Back-to-school shopping is more expensive than ever

Mother and daughter wearing face masks and looking at school supplies in a store. The daughter is wearing a blue backpack.
  • Back-to-school shopping is getting underway in the US, and families are preparing for a bigger bill.
  • Grade-school families plan to spend $US849 ($AU1,149) on average, up $US59 ($AU80) from last year, according to a survey.
  • Electronics had the biggest spending increase of any category, and half of families plan to buy a laptop.
  • See more stories on Insider’s business page.

The back-to-school shopping season is at its peak heading into August, and families across the US are braced for a new spending record.

Collectively, families with children in grade school will shell out more than $US37 ($AU50) billion on school supplies, up from about $US34 ($AU46) billion last year, according to a recent survey from the National Retail Federation.

The spending category covers a wide range items, including basics like pencils and paper, along with apparel and shoes, as well as high-tech electronics, like laptops and tablets.

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Individually, the families in the survey expect to pay an average of $US849 ($AU1,149) on supplies this year – $US59 ($AU80) more than last year. They also expect to pay $US21 ($AU28) more for electronics, with half planning to buy a laptop, and almost a third planning to buy a tablet.

“Consumers are spending more on items like electronics and clothing as they make plans for students to resume activities in person this fall,” said Phil Rist, Executive Vice President at Prosper Insights, which conducted the survey for the NRF.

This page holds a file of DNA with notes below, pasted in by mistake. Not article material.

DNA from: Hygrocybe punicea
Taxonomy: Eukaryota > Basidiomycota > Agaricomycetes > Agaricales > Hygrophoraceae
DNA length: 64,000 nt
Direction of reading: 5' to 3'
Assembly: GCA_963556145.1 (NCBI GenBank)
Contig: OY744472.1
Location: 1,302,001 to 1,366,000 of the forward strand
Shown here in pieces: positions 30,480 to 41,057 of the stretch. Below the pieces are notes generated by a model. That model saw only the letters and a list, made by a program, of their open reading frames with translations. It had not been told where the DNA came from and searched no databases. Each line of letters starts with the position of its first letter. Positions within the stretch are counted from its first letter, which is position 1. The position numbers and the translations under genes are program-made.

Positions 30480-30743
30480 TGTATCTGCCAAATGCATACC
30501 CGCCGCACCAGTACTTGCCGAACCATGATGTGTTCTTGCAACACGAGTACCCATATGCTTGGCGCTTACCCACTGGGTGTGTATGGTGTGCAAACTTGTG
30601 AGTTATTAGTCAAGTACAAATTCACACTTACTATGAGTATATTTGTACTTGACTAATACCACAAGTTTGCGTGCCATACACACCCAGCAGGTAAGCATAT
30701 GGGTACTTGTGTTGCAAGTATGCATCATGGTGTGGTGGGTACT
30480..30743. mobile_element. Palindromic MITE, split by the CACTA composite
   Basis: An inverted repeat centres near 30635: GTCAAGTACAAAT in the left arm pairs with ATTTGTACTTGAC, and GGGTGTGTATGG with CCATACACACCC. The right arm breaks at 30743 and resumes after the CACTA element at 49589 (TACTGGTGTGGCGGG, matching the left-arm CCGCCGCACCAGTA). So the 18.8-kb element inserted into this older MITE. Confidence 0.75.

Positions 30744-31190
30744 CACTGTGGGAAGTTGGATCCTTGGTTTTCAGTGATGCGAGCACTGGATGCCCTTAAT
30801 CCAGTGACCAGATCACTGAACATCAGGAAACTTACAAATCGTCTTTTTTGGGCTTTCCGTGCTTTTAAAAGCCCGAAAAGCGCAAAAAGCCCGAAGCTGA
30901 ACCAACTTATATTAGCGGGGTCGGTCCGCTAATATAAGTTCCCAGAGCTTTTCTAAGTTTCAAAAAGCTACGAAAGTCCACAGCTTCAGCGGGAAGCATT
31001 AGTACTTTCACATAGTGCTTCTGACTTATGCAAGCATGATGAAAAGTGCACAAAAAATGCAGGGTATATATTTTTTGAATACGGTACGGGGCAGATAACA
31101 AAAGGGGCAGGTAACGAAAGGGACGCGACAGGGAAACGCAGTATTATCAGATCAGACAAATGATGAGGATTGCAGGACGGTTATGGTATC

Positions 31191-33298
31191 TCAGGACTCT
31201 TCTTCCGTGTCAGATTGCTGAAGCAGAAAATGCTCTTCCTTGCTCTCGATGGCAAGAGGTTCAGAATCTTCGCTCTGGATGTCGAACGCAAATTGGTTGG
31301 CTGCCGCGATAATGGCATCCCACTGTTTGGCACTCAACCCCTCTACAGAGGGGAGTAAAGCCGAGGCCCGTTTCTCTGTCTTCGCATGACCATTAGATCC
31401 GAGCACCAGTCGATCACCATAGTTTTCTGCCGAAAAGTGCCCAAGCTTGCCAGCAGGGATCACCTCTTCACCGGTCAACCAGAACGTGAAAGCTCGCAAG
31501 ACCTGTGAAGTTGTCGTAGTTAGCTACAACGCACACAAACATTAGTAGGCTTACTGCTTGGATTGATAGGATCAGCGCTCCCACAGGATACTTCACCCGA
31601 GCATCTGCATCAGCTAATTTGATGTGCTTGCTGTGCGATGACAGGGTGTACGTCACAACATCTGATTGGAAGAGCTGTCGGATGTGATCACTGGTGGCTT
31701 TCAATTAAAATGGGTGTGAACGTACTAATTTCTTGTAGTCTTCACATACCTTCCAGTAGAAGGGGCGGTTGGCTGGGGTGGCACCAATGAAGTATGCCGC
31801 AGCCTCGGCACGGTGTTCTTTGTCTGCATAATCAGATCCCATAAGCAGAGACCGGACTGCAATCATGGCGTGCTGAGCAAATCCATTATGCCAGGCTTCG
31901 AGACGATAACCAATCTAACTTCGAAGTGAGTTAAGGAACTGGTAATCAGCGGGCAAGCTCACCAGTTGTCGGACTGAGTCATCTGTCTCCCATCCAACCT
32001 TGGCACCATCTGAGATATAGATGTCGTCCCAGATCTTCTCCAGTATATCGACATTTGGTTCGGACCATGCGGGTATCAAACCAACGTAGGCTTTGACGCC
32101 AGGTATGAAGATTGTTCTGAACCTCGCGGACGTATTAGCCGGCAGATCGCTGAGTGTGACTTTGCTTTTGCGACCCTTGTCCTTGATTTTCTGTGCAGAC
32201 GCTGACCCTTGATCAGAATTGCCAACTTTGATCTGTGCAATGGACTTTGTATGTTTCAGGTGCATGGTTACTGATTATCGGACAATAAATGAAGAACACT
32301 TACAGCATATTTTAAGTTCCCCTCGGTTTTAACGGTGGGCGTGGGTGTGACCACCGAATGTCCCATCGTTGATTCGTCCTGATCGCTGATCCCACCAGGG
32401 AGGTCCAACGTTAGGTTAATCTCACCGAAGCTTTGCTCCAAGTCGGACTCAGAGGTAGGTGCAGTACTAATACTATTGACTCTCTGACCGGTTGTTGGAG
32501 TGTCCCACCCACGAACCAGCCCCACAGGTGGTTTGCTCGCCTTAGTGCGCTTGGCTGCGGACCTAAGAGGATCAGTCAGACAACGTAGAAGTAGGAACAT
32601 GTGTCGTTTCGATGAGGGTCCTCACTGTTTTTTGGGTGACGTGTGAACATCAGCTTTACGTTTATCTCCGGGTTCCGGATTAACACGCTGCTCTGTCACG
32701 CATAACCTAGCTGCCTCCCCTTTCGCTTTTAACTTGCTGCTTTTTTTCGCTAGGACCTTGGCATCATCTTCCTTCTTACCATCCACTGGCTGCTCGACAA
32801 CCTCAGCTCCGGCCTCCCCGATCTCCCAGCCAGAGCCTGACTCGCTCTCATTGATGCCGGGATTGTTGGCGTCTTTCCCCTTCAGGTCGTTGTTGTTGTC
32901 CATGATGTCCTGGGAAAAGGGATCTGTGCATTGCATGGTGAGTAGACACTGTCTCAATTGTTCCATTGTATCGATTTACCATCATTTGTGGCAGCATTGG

“Shoppers are putting the largest portion of their budgets toward electronics, new clothes, and accessories,” Rist said.

Economists say parents’ spending will likely be boosted by higher-than-normal savings from the pandemic, as well as the new federal child tax credit that began hitting families checking accounts earlier this month.

Amazon customers worldwide loaded up on back-to-school supplies on Prime Day in June, purchasing more than 1 million laptops, 1 million headphones, 600,000 backpacks, 240,000 notebooks, 220,000 Crayola products, and 40,000 calculators, according to the company’s latest earnings report.

As of earlier in July, three quarters of shoppers said they were waiting for lists of school supplies, while half were waiting on deals from retailers, like Walmart or Target, or sales tax holidays in states like Texas or Florida.

Even so, research from Deloitte indicates the shopping season is pushed forward this year by about a week, due in part to concerns over lingering supply-chain disruptions from the pandemic.

“While we are unlikely to see apocalyptic shortages, the continued pressure on supply chains means that not all retailers will get an optimal amount of supply,” GlobalData Retail analyst Neil Saunders told USA Today.

“What this means is consumers will have less choice, and some may not be able to get exactly what they want, especially towards the end of the back-to-school season,” he said.